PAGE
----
Tuesday, September 23, 2008

Sorting Out The "Garbage"

The use of the Internal Security Act against Raja Petra has been formalized – signed by Syed Hamid Albar. Yes, the same minister who said he should not interfere in case it be seen as a politically motivated action, and that it was entirely a police action. One wonders whether he might retry his “for your own protection” story, when members of his own Barisan Nasional found that excuse unacceptable.

NGOs, bloggers, and more importantly the multitude of readers that make blogs such a credible threat to the powers that be have come out in support for Raja Petra’s release, some focusing not just on the individual but on the repeal of the ISA. Suddenly the word “draconian” has become household lingo, and Penang Chief Minister has called it “historical garbage”.

The depth of our understanding of laws like the Internal Security Act goes as far as knowing that it was originally intended for communists and armed insurgents. However, until we completely try to get our hands around the rationale of its conception and its use, we won’t really see how ludicrous it is that Raja Petra has been detained.

I remember how the appearance of the Patriot Act in the United States during the Mahathir era was proclaimed as vindication of the ISA. It was a “even our critics use it” attitude – not credible rationale as much as convenient rationalization. I never quite got the logic of the comparison, since Mahathir was vehemently against the West in general, and yet their actions were being used to justify that of our government.

In the end it comes down to why communists here and terrorists there at some point in our histories made detention without trial a necessary evil. The logic of it is basically that the devious nature of criminals at this level ensure that the manipulation of “innocent until proven guilty” can cost the lives of more innocents if they are let off the hook. On one hand it is the immediacy of the threat and the level of concealment that requires more time for formal charges to be brought. But on the other it is also admission that law enforcement is inadequate, that it is not yet efficient to get the information and evidence enough for a trial within the regular time requirements.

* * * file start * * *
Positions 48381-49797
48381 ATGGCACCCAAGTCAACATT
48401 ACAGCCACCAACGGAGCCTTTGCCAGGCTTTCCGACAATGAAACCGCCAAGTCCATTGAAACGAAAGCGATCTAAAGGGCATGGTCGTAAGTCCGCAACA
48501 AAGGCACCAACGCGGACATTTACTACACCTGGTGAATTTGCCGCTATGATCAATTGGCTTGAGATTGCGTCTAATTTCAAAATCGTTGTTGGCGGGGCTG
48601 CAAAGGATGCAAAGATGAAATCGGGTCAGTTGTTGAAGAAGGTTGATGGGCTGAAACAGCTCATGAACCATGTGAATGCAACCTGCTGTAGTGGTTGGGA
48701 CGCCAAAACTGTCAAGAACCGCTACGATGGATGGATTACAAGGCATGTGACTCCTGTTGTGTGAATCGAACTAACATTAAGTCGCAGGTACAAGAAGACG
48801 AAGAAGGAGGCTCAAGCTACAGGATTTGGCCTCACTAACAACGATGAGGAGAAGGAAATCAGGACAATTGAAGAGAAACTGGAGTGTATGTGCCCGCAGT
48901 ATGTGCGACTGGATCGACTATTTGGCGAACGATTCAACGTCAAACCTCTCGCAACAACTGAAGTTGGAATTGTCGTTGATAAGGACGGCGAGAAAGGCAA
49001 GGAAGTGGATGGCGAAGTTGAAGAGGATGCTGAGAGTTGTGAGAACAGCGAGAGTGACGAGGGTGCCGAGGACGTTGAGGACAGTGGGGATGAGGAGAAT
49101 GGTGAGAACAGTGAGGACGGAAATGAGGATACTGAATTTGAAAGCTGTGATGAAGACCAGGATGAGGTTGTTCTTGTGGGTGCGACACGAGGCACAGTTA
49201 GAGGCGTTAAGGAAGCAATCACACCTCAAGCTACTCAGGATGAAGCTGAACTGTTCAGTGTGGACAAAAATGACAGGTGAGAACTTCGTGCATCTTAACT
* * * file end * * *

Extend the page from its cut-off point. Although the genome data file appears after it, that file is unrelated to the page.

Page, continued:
Laws like the Patriot Act and the ISA are ones which by their very nature must hurt the credibility of their enforcers. This ensures that the court of public opinion has its turn in deciding whether the cases were extreme enough to allow a little leeway for the enforement agencies to do their work. Also, the threat of public discontent is logically meant to ensure that it is truly a necessary and not a casual, convenient evil.

It is in this context that Raja Petra’s role as a blogger – for which he now stands under detention without trial – is clearly antithetical to the use of the ISA:

1. RPK is clearly not an armed threat and thus does not threaten lives
2. There is no level of concealment since the very nature of blogs is one of public consumption
3. The only way one can justify inadequate abilities of law enforcement in not bringing RPK to trial is thus if they are downright illiterate
4. RPK’s role is to articulate public discontent already present – which is ironic since his arrest has only proven to amplify that very discontent for which he is being wrongly held accountable.

And so, a person who deals with words has been arrested under a law meant for armed terrorists. Again, ironically – and moronically in the case of our Home Minister – the use of the ISA has proven true the old adage that Raja Petra’s blog pen is indeed mightier than the sword.

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